Cherry Ripe

Cherry Ripe (History, Commercials & Marketing)

If you’re a fan of Cadbury Chocolate and a fan of cherries, you most likely already know about or would definitely be a fan of the Cherry Ripe candy bar. This delicious concoction is one for the books when you can find it. They are certainly well worth a try and there’s never been another candy bar quite like them in history. 

Keep reading to learn more about this candy delight. 

Please leave a review or any memories of this snack in the comments at the bottom of this page. Thank you!

Cherry Ripe


The Cherry Ripe candy bar is certainly not new. It’s made by Cadbury Australia and it’s the perfect combination of cherry and chocolate paired together. It’s practically a chocolate-covered cherry and it is utterly delicious. 

This candy bar is one of the oldest that have ever been made in Australia. As it turns out, it is also one of their most popular candy bar options too. Cadbury brands has long been known for creating some of the creamiest and tastiest chocolate concoctions around, and this is not exception. 

The Cherry Ripe candy bar was first created in 1924 by a confectionary company known as MacRobertson’s. The candy bar uses a combination of cherries, coconut, and dark chocolate to create the perfect blend and it’s nearing 100 years old. That’s quite a long time, and it’s just a small indication of how popular this candy bar remains. 

MacRobertson’s was acquired by Cadbury Australia in 1967, about 40 years after the candy bar was first made. They kept the name Cherry Ripe. At the same time, they acquired and kept a few other treats from the same company too. Out of respect for the creators, Cadbury even kept the original logos on the candy bar for several years. They didn’t remove that until about 2002. 

If you’re at all familiar with Old Gold, this is the dark chocolate that is used to coat the delicious cherry and coconut mixture. Old Gold was also made by MacRobertson’s and continues to be produced today. This candy bar is all about the indulgence.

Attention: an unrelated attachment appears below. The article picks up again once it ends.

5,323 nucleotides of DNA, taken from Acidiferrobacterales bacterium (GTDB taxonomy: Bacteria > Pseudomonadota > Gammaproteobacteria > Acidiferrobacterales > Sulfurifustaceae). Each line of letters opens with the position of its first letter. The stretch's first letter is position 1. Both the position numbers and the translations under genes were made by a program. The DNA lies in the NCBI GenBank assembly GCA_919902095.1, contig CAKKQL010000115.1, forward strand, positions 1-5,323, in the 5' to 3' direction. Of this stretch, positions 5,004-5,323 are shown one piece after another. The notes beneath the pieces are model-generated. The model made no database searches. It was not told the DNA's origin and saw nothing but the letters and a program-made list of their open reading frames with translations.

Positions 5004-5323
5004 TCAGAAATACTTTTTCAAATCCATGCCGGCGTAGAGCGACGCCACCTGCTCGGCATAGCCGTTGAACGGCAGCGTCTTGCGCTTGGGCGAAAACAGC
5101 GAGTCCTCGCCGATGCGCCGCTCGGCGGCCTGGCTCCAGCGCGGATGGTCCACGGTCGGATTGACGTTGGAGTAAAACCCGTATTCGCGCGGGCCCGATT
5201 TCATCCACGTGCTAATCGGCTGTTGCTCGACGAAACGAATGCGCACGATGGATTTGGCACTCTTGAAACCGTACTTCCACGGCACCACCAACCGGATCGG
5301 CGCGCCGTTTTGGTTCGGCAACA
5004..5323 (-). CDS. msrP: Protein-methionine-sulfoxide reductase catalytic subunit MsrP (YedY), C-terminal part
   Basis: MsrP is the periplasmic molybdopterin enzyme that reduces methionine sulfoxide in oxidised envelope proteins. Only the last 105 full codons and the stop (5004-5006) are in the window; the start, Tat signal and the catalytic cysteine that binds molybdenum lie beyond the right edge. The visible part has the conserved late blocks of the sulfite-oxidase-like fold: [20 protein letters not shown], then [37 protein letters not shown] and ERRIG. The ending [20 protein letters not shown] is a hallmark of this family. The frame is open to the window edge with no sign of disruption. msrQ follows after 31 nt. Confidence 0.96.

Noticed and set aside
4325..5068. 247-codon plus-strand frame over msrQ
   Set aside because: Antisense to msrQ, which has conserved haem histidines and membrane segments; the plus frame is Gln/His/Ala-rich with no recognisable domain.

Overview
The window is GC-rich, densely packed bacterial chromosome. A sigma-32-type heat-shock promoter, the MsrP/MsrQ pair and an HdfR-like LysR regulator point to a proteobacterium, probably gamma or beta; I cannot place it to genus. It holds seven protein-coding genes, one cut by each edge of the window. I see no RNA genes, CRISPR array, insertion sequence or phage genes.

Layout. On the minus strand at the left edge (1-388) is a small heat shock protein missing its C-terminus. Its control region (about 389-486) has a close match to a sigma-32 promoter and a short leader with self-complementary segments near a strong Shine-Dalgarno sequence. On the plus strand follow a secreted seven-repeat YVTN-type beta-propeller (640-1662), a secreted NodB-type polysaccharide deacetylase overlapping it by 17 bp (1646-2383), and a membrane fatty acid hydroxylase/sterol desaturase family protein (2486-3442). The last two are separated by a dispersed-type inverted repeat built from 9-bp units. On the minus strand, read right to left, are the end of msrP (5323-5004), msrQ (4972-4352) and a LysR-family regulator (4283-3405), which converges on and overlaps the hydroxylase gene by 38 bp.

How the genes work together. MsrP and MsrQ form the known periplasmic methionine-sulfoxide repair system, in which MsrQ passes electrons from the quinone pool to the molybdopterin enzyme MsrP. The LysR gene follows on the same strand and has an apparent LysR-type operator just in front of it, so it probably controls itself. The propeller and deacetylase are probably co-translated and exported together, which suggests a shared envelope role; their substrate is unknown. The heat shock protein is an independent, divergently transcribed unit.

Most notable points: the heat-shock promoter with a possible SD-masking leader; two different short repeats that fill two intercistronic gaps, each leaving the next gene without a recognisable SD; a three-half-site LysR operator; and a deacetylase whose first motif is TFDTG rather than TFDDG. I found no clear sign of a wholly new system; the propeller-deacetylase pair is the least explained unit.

Some stories say that this candy bar was named after a popular song from Old English history that dates back sometimes to the 17th century. We will talk about those details more in just a moment. 

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When Cadbury took over the Cherry Ripe candy bar, they made a point not to change the popular formula in any way. It has the same great flavors and combinations that people loved for 40 years before and have continued to love now for very close to 100 years. 

When MacRobertson’s sold to Cadbury, they planted a cherry tree to commemorate the candy bar. While the plant they originally used to make Cherry Ripe is now long gone, that cherry tree continues to grow and be taken care of. It’s a lasting tribute and local residents know the stories behind the tree and the candy bar too. 

That space has now been converted into apartments and the cherry tree sits in the apartment courtyard, proudly displayed as an honorary tribute to Australia’s favorite candy bar. Did you know that they produce more than 40 million of these candy bars every single year? That’s a LOT of candy bars and chocolate. 

Apart from the song that we already mentioned, there are several other things out there relatable to Cherry Ripe. Here are a few of those things. 

  • Cherry Ripe cake
  • Cherry Ripe painting
  • Cherry Ripe song
  • Cherry Ripe biscuit

The chocolate bar was not the first food product to bear this name but it may just be one of the most significant. 

When Was Cherry Ripe Invented? 

The Cherry Ripe candy bar was first invented in 1924, nearly 100 years ago. The timeframe makes it the oldest candy bar in Australia that is still in production today. It’s just as popular, if not more popular, than when they first produced it too. 

MacRobertson’s was owned by Mr. Robertson. He created an entire chocolate series, which included the Cherry Ripe. His candy bars were good but he also made a point of boxing them and presenting them in memorable ways. He used boxes that were reusable and often kept for things like sewing boxes or children’s little treasure chests.